What Does ROR Mean?

Chances are, you’ve heard of posting bail. But what is ROR, and what does ROR mean in court? As a defendant, here’s what you need to know about this type of release. What is ROR Bail? First, you need to understand what bail is. Bail is a monetary condition of pretrial release that requires you to deposit a certain sum [...]

By |October 18th, 2021|Categories: Blog|Comments Off on What Does ROR Mean?

The GOP’s Due Process Epiphany

When I read Christine Flowers' op-ed in the Herald yesterday supporting Education Secretary Betsy DeVos’ newly proposed rules on how to handle campus sexual assault allegations, I couldn't help chuckling to myself. It's incredible how the Trump administration (and Republicans in general) have all of a sudden become the champions of due process rights and the "wrongly accused" in the [...]

By |November 28th, 2018|Categories: Due Process|Comments Off on The GOP’s Due Process Epiphany

The Emperor Wears No Clothes | What Right to Counsel?

In his biting piece on underfunded public defender offices, John Oliver excoriates our criminal justice system for giving lip service to the constitutional right to counsel. And once again, Florida is the punchline. I highly suggest watching the whole clip, but if you want to skip to the part about Florida, watch from 12:36. As he does with so many [...]

By |October 1st, 2015|Categories: Criminal Justice Reform|Comments Off on The Emperor Wears No Clothes | What Right to Counsel?

The Thin Line Between Entertainment and Reality

Before this one, I had never been involved in a case that had been featured on “The First 48.”  The more I learned about the case—and how the show insinuated itself directly into the homicide investigation—the more disgusted I became. During my cross-examination of Detective Bosch, I was literally flabbergasted at the things that I learned. Among them: the detectives [...]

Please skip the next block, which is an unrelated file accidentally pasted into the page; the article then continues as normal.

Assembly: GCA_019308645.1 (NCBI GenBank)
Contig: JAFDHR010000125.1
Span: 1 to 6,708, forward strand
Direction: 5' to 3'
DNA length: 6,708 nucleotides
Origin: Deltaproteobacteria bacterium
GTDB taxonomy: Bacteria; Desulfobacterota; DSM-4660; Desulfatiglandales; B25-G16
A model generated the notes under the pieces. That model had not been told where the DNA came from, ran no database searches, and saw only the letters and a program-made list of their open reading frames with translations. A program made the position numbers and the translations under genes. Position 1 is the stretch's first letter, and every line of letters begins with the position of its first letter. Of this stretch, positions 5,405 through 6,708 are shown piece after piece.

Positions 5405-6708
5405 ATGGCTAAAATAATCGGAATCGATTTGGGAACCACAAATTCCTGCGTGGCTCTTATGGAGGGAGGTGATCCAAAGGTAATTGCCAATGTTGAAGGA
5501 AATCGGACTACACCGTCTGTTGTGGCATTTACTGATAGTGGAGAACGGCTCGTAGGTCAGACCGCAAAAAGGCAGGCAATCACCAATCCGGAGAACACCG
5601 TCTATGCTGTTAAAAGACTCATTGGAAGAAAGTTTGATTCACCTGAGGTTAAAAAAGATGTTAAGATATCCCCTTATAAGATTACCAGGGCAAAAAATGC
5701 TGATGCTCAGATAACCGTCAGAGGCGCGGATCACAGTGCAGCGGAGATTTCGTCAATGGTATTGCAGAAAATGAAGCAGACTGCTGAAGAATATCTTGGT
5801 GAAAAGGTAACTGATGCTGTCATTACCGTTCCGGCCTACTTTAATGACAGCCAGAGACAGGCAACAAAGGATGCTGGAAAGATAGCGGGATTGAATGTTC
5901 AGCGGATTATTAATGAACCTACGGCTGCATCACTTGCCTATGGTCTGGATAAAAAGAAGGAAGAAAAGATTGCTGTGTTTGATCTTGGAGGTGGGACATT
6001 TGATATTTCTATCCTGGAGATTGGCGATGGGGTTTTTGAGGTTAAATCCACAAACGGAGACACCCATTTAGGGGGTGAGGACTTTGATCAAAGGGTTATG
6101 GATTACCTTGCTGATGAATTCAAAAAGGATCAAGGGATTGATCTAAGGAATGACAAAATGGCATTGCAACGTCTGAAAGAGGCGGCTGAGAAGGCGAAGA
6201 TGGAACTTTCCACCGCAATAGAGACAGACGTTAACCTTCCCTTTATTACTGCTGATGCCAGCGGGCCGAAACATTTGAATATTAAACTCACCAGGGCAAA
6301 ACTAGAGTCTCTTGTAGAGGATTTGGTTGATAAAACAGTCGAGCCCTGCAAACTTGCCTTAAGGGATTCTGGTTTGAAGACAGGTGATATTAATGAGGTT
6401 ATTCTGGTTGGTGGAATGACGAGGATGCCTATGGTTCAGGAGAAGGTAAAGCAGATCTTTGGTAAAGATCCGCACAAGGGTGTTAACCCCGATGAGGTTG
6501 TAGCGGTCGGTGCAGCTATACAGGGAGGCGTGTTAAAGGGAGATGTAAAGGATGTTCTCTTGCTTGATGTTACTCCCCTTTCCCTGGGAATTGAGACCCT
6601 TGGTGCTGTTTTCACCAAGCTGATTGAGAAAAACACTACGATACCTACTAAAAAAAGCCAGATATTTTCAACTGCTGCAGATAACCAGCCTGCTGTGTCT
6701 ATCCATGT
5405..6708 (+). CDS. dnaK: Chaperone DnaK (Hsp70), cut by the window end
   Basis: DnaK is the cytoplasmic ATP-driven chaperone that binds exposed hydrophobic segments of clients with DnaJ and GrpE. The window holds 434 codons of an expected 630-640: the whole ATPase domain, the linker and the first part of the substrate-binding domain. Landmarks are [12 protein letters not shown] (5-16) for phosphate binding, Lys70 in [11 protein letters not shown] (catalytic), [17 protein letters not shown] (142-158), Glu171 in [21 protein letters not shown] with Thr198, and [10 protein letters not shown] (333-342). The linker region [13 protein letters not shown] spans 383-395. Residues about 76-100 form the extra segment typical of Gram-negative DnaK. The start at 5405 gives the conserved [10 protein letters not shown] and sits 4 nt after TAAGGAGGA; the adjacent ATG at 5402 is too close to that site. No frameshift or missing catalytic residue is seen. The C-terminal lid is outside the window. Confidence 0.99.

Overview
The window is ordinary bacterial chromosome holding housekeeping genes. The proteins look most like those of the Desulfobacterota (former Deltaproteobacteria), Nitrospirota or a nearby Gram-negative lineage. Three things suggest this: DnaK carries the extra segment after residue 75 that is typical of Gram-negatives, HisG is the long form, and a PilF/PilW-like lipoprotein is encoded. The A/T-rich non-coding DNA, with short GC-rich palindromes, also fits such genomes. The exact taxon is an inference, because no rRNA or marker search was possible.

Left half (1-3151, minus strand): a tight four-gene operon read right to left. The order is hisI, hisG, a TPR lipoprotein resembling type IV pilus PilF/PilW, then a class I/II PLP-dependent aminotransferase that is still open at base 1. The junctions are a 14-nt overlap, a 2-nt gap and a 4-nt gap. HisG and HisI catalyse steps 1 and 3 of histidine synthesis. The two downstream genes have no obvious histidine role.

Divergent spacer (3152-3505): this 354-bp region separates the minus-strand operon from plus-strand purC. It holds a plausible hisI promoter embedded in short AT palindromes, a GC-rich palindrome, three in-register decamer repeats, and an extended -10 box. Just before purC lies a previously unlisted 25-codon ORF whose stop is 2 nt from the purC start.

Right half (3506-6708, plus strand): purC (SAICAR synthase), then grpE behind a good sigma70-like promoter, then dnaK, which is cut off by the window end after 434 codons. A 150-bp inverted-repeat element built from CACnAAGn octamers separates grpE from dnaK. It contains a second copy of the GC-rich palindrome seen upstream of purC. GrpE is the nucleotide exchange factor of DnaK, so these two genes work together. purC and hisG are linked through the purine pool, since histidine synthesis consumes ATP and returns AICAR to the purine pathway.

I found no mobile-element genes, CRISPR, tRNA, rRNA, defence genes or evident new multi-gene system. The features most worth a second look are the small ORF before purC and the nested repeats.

By |February 22nd, 2015|Categories: Blog|Comments Off on The Thin Line Between Entertainment and Reality

The Paradox of Our Criminal Justice System

Yes, innocent people do get convicted. Granted, the segment of the population that has the most contact with the criminal justice system is the criminal element. And the truth is that most people who are convicted are in fact guilty. But it’s the process by which these criminals are convicted that is of paramount importance to us all. As the [...]

By |November 22nd, 2013|Categories: Blog|Comments Off on The Paradox of Our Criminal Justice System

Celebrating 13 Years

I adopted Roxie 13 years ago from a PetSmart in Kentucky, in the summer of 2000—about a month before I started my firm. I had just left the Public Defender’s Office and was embarking on a new chapter in my life. Over the past 13 years, a lot has happened: I have become a boss, a homeowner, a husband, [...]

By |August 18th, 2013|Categories: Blog|Comments Off on Celebrating 13 Years

Victory in the Eleventh Circuit Court of Appeals

I am very happy for my client who received good news today: we won his appeal to the U.S. Court of Appeals for the 11th Circuit. At trial this summer, I was able to convince the judge to dismiss the more serious count of the indictment, but I was not able to persuade her to dismiss the marriage fraud count. [...]

By |June 20th, 2013|Categories: Blog|Comments Off on Victory in the Eleventh Circuit Court of Appeals

The Thin Line Between Reality TV and Reality

Over the weekend, I was quoted in a Miami Herald article about the reality TV show “First 48.” The article highlights some of the ways this “reality show”—which is supposed to document homicide investigations—has actually ended up hurting them. The problem with programs like “First 48” is that they compromise the integrity of police investigations [...]

By |May 20th, 2013|Categories: Police Misconduct|Comments Off on The Thin Line Between Reality TV and Reality
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